Community matters. I’ve spent most of my professional career learning that the hard way. See, instead of trying to really cultivate a community, I spent most of my time trying to create an experience. The difference is simple: in a community, your presence is what matters. At an experience, it’s your absence that’s noticed.
Many churches function on the experience end of the spectrum. I don’t think they mean to be, but it’s what a lot of gurus have told them to do, and I can tell you this honestly – most churches are suckers for a good guru. Especially if their answers are as simple as “change the paint, change the music, see the growth”. The problem with being an experience focused church is that when you put so much emphasis on getting people to come try the experience, you automatically set yourself up to judge success by the numbers. You start counting. You notice empty seats. Soon enough, you care more about the people who aren’t there than you do the people who are.
Chances are you might belong to a church like this. You miss a Sunday and you get a phone call, an email, and maybe a text. Or a “missing you” card shows up in your mailbox on Tuesday. The message is clear: we missed you. And while it may seem like I’m splitting hairs, that message is a long way from we missed you.
Let me illustrate it another way by sharing my experience with a church greeter not too long ago. I was visiting the church on a Sunday morning, and while the atmosphere was a little traditional, it seemed friendly enough. Until I got to the greeter. She immediately grabbed my hand and welcomed me with a big smile. She asked my name. She asked if I were married. Did I have children. Did I attend church anywhere regularly. Would I like to fill out the visitors information card. My name again. Where would I like to sit. Did I say I attended church somewhere. Glad to have you. Hope you have a fantastic day and decide to come back again soon.
All of that before I even sat down.
Now, that’s straight out of the greeter’s handbook. It’s Hospitality 101, I suppose. And to many people, it would seem like simple kindness and good manners. To me, it smacked of desperation. The questions were pro forma; they weren’t asked to get to know me, they were asked to make me feel comfortable. The emphasis wasn’t on welcoming me to the community, it was on making me comfortable in the experience. That impression was reinforced as dozens of other church members welcomed me in the sanctuary, all asking similar questions, none really caring to hear the answers.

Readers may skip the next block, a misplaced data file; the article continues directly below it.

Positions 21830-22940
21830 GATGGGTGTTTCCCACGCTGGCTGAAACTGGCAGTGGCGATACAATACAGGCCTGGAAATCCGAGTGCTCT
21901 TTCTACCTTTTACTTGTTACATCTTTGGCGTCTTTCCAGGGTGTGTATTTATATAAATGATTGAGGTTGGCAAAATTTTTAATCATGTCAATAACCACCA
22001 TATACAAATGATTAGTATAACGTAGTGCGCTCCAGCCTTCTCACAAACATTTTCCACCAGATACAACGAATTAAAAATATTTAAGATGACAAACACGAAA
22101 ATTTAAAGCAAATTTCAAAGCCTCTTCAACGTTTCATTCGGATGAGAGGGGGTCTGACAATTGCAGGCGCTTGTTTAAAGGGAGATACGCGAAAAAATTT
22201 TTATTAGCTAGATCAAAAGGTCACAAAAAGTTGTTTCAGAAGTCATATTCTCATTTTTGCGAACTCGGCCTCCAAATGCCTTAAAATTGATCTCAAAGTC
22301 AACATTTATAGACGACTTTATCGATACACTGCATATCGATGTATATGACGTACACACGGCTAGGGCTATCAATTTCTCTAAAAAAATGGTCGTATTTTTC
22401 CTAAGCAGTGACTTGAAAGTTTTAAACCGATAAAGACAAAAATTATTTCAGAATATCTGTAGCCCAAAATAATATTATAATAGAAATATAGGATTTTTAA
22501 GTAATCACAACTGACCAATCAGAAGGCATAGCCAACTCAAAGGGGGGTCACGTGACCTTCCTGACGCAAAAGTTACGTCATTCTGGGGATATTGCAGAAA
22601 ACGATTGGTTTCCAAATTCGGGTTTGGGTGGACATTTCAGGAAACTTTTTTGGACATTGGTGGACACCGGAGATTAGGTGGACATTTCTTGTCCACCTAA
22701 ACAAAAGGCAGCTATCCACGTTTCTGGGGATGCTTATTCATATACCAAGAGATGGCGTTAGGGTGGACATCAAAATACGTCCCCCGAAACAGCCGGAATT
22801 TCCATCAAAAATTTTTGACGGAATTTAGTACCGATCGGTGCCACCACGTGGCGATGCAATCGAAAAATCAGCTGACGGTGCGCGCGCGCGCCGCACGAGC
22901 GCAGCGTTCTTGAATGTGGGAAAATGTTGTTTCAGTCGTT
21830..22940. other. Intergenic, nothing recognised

How do I know that no one cared about my answers? Easy: with the exception of one man, not a single person looked me in the eye while talking to me. Every single person, with the one exception, looked over me, past me, through me, as if waiting for the polite moment to disengage and move on. I didn’t matter, as long as I was present.
(Side note: the one guy who did make eye contact was clearly the alpha dog among the membership, and his eye contact was to establish dominance.)
Now, do I believe for a second that this church wanted to create this impression? NO. A whole-hearted NO. An emphatic NO. I believe they were striving to create a sense of welcoming, a community atmosphere where new folks could feel at home. But before I’d even experienced a service within their community they were already afraid of my absence and were working to prevent it. And what that subtly communicates is this: we know you’re not really going to like it here, so we’re trying to give you some reason to return.
Now, contrast that to the church I’ve been attending regularly. It’s a massive, modern, contemporary church. It doesn’t take itself too seriously, but it reveres the Word of God. They have free coffee in the lobby, greeters at every door, ushers at every aisle, and they offer you a high-five or a handshake on your way in. They rarely ask you questions, and when they do, it’s usually to see if you need assistance. Everything they do is centered on one thing: making sure you enjoy that service.
They don’t seem desperate. They don’t pressure you for your life’s story. They don’t worry if you’re going to come back before you’ve even been. They just worry about the service and making sure it’s done with excellence.
To me, they create a community. Everyone is focused on the service and the people attending it. There’s zero focus on the people who are missing. There’s no worry about making sure they know they were missed – everyone is too busy paying attention to the folks who came. Funny thing – when you focus on those present, they’re less likely to be absent.
By allowing me to enjoy the service, I automatically enter into the community because I become one of them. I’m not separated by my newness. I’m not targeted because of my assumed future absence. By focusing on the task at hand – worshiping God with excellence – the church creates an atmosphere that makes me want to belong, which in turn makes me want to come back. And I have been; I’ve missed one Sunday in three and a half months.
A community is different from an experience. It’s a mindset that requires people to focus on the true purpose of worship – to enter into presence of God as one. That focus, to bring people together as one in order to bring God glory, means that nothing goes unnoticed. People are treated well. Things are done with excellence. The environment is conducive to worship. All of those things come about as the result of setting community as the goal. Too often, the science comes first. And often it back fires.
What about you: is your church an experience church or a community church?